The Web Intelligence and Big Data course at Coursera had a section on Bayesian Networks. The associated programming assignment was to answer a couple of questions about a fairly well-known (in retrospect) Bayesian network called "asia" or "chest clinic". The approach illustrated in the course was to use SQL, which worked great, but I wanted to see if I could also do it using Python or R.

I did look at Python first, but I was looking for a package which was mature and well-documented, and I couldn't find one (suggestions welcome). In the R world, I found gRain and bnlearn. gRain looked promising initially, although the installation was somewhat dodgy. However, I found later that the version I had wouldn't let me apply evidence, ie setFinding() or setEvidence() seemed to have no effect, so I ditched it in favor of bnlearn.

The network is shown below. Each node in the network corresponds to a particular event and has probabilities associated with it. This is an example of a Bayesian Network that has built based on probabilities assigned by domain experts. You can read more about the asia network and Bayesian networks in general here.

The code below defines this network to bnlearn, and then applies constraints (or evidence) to the network to get the probabilities of the three diseases Tuberculosis (T), Lung Cancer (L) and Bronchitis (B).

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library(bnlearn)
set.seed(42)
# a BN using expert knowledge
net <- model2network("[A][S][T|A][L|S][B|S][E|T:L][X|E][D|B:E]")
yn <- c("yes", "no")
cptA <- matrix(c(0.01, 0.99), ncol=2, dimnames=list(NULL, yn))
cptS <- matrix(c(0.5, 0.5), ncol=2, dimnames=list(NULL, yn))
cptT <- matrix(c(0.05, 0.95, 0.01, 0.99),
ncol=2, dimnames=list("T"=yn, "A"=yn))
cptL <- matrix(c(0.1, 0.9, 0.01, 0.99),
ncol=2, dimnames=list("L"=yn, "S"=yn))
cptB <- matrix(c(0.6, 0.4, 0.3, 0.7),
ncol=2, dimnames=list("B"=yn, "S"=yn))
# cptE and cptD are 3-d matrices, which don't exist in R, so
# need to build these manually as below.
cptE <- c(1.0, 0.0, 1.0, 0.0, 1.0, 0.0, 0.0, 1.0)
dim(cptE) <- c(2, 2, 2)
dimnames(cptE) <- list("E"=yn, "L"=yn, "T"=yn)
cptX <- matrix(c(0.98, 0.02, 0.05, 0.95),
ncol=2, dimnames=list("X"=yn, "E"=yn))
cptD <- c(0.9, 0.1, 0.7, 0.3, 0.8, 0.2, 0.1, 0.9)
dim(cptD) <- c(2, 2, 2)
dimnames(cptD) <- list("D"=yn, "E"=yn, "B"=yn)
net.disc <- custom.fit(net, dist=list(A=cptA, S=cptS, T=cptT, L=cptL,
B=cptB, E=cptE, X=cptX, D=cptD))
# Unit test: Given no evidence, the chances of tuberculosis is about 1%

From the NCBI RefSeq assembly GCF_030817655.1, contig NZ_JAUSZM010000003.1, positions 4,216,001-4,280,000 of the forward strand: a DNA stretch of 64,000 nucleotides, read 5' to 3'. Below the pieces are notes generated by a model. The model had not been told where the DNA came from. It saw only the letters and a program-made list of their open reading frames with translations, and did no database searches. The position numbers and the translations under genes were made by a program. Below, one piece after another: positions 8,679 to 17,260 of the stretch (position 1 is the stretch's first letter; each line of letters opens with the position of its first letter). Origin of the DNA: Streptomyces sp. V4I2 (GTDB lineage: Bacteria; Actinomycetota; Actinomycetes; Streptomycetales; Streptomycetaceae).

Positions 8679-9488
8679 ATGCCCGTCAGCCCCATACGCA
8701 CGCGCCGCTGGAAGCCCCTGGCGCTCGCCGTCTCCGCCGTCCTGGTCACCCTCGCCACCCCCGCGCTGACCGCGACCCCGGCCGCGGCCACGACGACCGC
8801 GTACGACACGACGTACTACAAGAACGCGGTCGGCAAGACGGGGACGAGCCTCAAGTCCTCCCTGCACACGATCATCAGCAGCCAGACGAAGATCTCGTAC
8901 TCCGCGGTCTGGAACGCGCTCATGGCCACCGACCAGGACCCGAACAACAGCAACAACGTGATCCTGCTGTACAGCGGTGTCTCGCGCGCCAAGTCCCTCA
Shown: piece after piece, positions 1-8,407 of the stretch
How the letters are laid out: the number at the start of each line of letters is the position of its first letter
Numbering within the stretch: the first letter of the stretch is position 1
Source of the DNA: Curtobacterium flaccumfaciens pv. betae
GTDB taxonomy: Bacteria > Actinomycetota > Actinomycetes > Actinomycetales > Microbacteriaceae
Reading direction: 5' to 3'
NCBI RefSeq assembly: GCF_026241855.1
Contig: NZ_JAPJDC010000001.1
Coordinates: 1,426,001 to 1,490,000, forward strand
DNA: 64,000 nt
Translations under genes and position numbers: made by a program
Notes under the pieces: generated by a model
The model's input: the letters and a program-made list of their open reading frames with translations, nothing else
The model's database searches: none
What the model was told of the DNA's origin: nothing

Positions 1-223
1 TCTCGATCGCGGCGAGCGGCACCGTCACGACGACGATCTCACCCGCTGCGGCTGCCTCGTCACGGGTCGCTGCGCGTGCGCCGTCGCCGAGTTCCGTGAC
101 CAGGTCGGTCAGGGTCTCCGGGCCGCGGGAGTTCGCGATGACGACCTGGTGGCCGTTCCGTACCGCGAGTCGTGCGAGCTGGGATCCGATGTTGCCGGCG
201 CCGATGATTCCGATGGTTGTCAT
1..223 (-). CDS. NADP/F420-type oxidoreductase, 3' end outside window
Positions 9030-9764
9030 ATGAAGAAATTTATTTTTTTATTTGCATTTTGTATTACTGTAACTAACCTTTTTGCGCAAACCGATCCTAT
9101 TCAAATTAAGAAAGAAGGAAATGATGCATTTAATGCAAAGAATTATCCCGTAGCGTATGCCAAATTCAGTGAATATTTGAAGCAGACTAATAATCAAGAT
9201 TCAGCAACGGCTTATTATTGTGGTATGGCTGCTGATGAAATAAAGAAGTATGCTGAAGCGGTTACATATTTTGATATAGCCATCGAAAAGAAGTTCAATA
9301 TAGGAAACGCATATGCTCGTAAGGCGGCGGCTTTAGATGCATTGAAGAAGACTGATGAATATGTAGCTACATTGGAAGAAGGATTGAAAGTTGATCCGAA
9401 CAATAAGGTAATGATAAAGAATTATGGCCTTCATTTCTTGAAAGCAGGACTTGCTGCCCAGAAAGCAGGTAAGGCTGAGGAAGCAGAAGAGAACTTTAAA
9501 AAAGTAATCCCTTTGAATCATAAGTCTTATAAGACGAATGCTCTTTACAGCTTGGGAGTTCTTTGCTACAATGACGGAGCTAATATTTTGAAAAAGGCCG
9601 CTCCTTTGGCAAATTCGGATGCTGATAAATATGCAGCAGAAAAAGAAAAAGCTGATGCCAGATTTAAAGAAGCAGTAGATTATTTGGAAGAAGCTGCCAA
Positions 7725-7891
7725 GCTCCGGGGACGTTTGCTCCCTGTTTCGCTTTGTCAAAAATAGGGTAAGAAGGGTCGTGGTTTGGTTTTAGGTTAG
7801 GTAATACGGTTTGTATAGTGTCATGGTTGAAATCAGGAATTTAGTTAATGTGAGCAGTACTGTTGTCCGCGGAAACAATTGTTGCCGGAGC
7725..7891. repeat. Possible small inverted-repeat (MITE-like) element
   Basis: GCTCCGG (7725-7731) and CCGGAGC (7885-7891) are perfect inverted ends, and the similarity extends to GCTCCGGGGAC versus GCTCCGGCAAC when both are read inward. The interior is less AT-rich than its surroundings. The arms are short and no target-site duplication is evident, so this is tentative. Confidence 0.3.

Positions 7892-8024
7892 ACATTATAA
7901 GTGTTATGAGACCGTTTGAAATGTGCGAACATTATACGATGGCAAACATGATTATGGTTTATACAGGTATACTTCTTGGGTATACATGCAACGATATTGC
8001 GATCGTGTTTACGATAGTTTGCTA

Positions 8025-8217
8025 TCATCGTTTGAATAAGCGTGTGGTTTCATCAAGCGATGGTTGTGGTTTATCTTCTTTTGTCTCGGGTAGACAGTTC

cpquery(net.disc, (T=="yes"), TRUE)
cpquery(net.disc, (L=="yes"), TRUE)
cpquery(net.disc, (B=="yes"), TRUE)
# [1] 0.01084444
# [1] 0.05428889
# [1] 0.4501667
# Question 1:
# Patient has recently visited Asia and does not smoke. Which is most
# likely?
# (a) the patient is more likely to have tuberculosis then anything else.
# (b) the chance that the patient has lung cancer is higher than he/she
# having tuberculosis
# (c) the patient is more likely to have bronchitis then anything else
# (d) the chance that the patient has tuberculosis is higher than he/she
# having bronchitis
cpquery(net.disc, (T=="yes"), (A=="yes" & S=="no"))
cpquery(net.disc, (L=="yes"), (A=="yes" & S=="no"))
cpquery(net.disc, (B=="yes"), (A=="yes" & S=="no"))
# [1] 0.04988124
# [1] 0.00462963
# [1] 0.316092
# shows that (c) is correct.
# Question 2
# The patient has recently visited Asia, does not smoke, is not
# complaining of dyspnoea, but his/her x-ray shows a positive shadow
# (a) the patient most likely has tuberculosis, but lung cancer is
# almost equally likely
# (b) the patient most likely has tuberculosis as compared to any of
# the other choices
# (c) the patient most likely has bronchitis, and tuberculosis is
# almost equally likely
# (d) the patient most likely has tuberculosis, but bronchitis is
# almost equally likely
cpquery(net.disc, (T=="yes"), (A=="yes" & S=="no" & D=="no" & X=="yes"))
cpquery(net.disc, (L=="yes"), (A=="yes" & S=="no" & D=="no" & X=="yes"))
cpquery(net.disc, (B=="yes"), (A=="yes" & S=="no" & D=="no" & X=="yes"))
# [1] 0.2307692
# [1] 0.04166667
# [1] 0.2105263
# shows that (d) is correct
``` |

We then try to build the network from data, which is probably going to be the more common case. The bnlearn package contains the "asia" dataset, which we load as follows, then build a network and ask the same questions of it. It turns out that the answers are the same as the one built by domain experts.

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# same BN using data
data(asia)
head(asia)
# A S T L B E X D
# 1 no yes no no yes no no yes
# 2 no yes no no no no no no
# 3 no no yes no no yes yes yes
# 4 no no no no yes no no yes
# 5 no no no no no no no yes
# 6 no yes no no no no no yes
net.data <- bn.fit(hc(asia), asia)
# unit test